This article is only available in the PDF format. Download the PDF to view the article, as well as its associated figures and tables.
This is the extensively revised edition of a book written primarily for the nonprofessional reader, particularly university students who take courses in abnormal psychology. The author's qualifications for writing such a book are unknown, since his name is not accompanied by any letters indicating a degree or by any description of his training. The organization of the book and its contents closely resembles that of an elementary textbook in psychiatry. The phenomenological descriptive aspects of the several nosological entities are given less prominence than they usually are in psychiatric textbooks. A dynamic, genetic point of view is dominant throughout. The author is to be commended for taking the position that the classical psychoanalytic point of view is not an acceptable frame of reference. He prefers a socalled neo-Freudian position and "balancing my earlier reliance on Horney with ideas drawn from Fromm and Sullivan." Especially in this year, the centennial of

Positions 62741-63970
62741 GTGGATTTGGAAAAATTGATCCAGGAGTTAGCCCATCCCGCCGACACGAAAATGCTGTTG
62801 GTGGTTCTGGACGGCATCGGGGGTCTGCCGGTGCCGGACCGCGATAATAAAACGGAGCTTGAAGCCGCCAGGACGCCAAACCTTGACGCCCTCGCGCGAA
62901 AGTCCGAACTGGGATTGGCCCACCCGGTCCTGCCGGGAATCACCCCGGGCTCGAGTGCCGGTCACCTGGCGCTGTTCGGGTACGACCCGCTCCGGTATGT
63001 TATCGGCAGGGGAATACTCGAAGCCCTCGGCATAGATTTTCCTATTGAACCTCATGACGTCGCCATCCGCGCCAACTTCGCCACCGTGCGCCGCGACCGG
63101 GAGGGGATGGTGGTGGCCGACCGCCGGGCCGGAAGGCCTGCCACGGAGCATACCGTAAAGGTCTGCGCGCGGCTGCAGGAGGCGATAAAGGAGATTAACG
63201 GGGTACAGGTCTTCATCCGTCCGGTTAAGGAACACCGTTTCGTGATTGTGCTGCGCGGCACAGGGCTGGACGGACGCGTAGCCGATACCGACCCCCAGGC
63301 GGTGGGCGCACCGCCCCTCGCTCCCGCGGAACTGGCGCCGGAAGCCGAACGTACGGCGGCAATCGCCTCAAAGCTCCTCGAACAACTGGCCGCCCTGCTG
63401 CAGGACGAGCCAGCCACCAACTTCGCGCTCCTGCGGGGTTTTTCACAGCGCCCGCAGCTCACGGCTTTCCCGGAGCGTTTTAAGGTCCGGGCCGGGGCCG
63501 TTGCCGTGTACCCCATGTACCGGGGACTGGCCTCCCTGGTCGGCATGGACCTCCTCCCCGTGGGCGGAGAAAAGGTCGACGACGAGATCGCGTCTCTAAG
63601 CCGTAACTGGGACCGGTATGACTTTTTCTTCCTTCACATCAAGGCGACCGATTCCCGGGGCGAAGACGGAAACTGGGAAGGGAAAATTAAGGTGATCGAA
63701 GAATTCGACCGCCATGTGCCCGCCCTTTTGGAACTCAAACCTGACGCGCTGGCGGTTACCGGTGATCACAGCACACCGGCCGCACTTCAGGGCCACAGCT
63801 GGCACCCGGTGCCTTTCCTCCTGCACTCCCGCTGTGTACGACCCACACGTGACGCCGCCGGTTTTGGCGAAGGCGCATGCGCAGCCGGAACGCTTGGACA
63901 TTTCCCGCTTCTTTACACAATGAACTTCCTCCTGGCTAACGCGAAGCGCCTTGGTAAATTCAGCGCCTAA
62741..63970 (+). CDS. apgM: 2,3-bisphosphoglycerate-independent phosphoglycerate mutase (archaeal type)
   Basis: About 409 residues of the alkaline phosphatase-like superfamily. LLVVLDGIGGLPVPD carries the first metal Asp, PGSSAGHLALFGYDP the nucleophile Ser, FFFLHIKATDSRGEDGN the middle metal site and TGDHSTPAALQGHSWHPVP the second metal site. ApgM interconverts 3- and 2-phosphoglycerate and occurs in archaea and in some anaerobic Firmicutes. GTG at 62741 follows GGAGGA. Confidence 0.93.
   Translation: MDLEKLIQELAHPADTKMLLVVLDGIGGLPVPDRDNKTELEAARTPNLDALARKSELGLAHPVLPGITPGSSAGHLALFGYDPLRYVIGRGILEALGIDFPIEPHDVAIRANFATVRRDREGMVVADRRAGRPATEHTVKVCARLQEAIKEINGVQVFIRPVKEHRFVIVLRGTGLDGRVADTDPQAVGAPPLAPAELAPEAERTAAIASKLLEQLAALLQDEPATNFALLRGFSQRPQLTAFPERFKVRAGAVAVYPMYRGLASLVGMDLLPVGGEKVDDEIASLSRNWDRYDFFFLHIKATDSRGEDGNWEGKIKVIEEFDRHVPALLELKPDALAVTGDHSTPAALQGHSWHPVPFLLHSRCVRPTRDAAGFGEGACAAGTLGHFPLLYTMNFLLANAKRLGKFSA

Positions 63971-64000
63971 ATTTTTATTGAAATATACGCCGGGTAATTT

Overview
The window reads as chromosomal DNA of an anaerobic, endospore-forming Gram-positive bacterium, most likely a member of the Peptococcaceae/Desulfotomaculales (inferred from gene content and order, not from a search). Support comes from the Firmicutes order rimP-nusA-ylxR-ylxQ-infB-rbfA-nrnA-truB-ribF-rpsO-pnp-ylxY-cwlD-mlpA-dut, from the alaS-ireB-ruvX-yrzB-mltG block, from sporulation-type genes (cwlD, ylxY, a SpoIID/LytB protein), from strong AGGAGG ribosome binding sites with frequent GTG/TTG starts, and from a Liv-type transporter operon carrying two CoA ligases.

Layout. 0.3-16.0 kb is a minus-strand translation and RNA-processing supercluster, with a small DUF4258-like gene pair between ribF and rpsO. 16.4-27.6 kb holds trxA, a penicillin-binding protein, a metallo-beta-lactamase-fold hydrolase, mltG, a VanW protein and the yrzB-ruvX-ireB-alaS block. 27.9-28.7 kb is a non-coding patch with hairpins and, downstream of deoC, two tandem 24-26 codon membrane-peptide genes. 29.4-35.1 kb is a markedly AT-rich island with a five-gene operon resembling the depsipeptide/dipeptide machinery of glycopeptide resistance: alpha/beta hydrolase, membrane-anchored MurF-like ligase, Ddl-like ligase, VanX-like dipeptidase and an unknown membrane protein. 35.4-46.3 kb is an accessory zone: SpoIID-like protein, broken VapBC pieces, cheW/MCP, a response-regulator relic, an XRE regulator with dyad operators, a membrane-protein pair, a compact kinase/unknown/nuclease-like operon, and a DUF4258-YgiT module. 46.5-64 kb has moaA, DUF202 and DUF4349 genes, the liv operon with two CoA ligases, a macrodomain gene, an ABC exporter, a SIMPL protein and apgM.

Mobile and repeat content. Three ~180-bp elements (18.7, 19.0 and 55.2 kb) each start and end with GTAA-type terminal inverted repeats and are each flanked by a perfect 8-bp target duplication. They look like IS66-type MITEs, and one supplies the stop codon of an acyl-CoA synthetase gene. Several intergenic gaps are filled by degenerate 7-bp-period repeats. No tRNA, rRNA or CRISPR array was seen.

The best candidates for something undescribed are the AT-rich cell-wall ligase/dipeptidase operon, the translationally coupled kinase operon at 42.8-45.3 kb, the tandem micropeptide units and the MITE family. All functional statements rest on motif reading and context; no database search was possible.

The Abnormal Personality: A Textbook. JAMA. 1956;162(5):526. doi:10.1001/jama.1956.02970220090025
Customize your JAMA Network experience by selecting one or more topics from the list below.
Create a personal account or sign in to: